The present invention is designed to simplify the replacement of almost any stringed musical instrument with a head, neck and body. The invention has a rectangular holder strip with a front surface, back surface, a top end and a bottom end. The strip is approximately as wide as the intended instrument's neck and as long as the distance between the instrument's bridge and the nut of a particular instrument. A plurality of channels extend lengthwise along the top side of the strip. In the case of a six-string guitar, six strings are ordinarily placed in the channels in the order they are strung on the guitar. A sheet of packaging material is placed over the strings and is secured to the strip. The ball ends and tuning peg ends of the strings protrude from the bottom and top ends of the strip, respectively. The invention may also incorporate a group of interconnected sheaths to secure the tuning peg ends of the strings until attachment to an instrument.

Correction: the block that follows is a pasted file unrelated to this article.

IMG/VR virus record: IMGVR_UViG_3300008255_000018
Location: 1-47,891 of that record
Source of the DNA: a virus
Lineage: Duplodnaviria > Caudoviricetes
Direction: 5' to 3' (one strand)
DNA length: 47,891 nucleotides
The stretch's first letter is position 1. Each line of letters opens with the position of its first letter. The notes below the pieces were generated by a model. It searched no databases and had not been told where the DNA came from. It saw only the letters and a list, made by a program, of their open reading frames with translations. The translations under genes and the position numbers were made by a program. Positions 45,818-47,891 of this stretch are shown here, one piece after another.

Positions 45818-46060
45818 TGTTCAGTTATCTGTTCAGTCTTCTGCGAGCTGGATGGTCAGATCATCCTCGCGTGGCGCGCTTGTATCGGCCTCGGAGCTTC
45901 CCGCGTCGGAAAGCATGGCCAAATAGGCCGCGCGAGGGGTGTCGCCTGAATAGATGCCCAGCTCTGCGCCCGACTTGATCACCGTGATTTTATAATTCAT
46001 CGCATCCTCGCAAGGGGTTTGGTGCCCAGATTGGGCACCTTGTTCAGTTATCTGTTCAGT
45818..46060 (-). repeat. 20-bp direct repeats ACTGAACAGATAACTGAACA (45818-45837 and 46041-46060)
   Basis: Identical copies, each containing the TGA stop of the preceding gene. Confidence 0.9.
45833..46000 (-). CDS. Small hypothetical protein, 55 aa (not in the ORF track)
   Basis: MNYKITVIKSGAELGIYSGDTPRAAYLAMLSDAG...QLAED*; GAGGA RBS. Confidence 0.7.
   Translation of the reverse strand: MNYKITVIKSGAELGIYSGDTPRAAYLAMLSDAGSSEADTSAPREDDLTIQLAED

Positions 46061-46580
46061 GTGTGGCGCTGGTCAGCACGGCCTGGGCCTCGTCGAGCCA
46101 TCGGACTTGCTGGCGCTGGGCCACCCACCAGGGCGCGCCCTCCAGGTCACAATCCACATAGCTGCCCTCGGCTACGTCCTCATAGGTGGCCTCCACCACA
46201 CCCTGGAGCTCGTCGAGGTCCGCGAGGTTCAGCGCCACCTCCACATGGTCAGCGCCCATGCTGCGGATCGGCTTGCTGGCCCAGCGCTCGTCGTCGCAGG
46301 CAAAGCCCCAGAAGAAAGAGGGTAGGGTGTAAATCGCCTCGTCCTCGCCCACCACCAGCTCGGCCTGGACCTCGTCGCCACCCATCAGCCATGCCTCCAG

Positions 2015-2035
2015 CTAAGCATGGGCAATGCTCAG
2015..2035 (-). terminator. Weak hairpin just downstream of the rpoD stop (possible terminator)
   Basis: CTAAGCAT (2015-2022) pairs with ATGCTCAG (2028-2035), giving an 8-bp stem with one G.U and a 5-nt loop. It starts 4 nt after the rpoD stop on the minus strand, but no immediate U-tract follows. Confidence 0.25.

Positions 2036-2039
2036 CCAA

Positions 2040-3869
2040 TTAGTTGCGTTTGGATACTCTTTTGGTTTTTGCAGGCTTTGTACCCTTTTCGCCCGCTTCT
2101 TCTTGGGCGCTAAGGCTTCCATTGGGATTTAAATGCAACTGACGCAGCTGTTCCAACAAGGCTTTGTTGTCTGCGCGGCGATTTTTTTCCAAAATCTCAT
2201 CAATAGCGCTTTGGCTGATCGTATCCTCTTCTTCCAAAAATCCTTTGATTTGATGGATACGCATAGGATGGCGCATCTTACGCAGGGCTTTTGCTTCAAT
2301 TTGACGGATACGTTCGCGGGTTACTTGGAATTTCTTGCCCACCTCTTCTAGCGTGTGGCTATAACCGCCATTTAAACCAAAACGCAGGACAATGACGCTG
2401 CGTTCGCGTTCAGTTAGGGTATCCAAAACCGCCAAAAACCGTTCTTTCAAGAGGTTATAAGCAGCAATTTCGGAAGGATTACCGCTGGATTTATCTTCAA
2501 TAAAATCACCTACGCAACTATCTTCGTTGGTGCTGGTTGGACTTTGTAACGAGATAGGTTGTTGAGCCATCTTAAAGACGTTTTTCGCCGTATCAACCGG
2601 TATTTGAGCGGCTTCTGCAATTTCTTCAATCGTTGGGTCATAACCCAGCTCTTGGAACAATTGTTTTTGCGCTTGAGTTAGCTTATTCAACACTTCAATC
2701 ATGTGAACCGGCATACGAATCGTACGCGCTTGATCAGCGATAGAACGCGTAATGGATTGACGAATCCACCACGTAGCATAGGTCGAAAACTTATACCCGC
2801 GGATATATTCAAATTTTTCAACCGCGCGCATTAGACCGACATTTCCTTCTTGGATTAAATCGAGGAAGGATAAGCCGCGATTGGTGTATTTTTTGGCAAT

When in use the strip is laid against the fret board of a guitar. The protruding ball ends of the strings are inserted into. the bridge or tailpiece and the protruding peg ends of the stings are removed from their sheaths and wound around the appropriate tuning pegs. Once the strings are so wound, the sheet is removed and the holder strip is pulled free, leaving a fully strung musical instrument.
Accordingly, it is a principal object of the invention to provide a novel way to package and sell a complete set of strings, whereby the package itself allows the instrument to be strung more quickly and easily than is currently possible.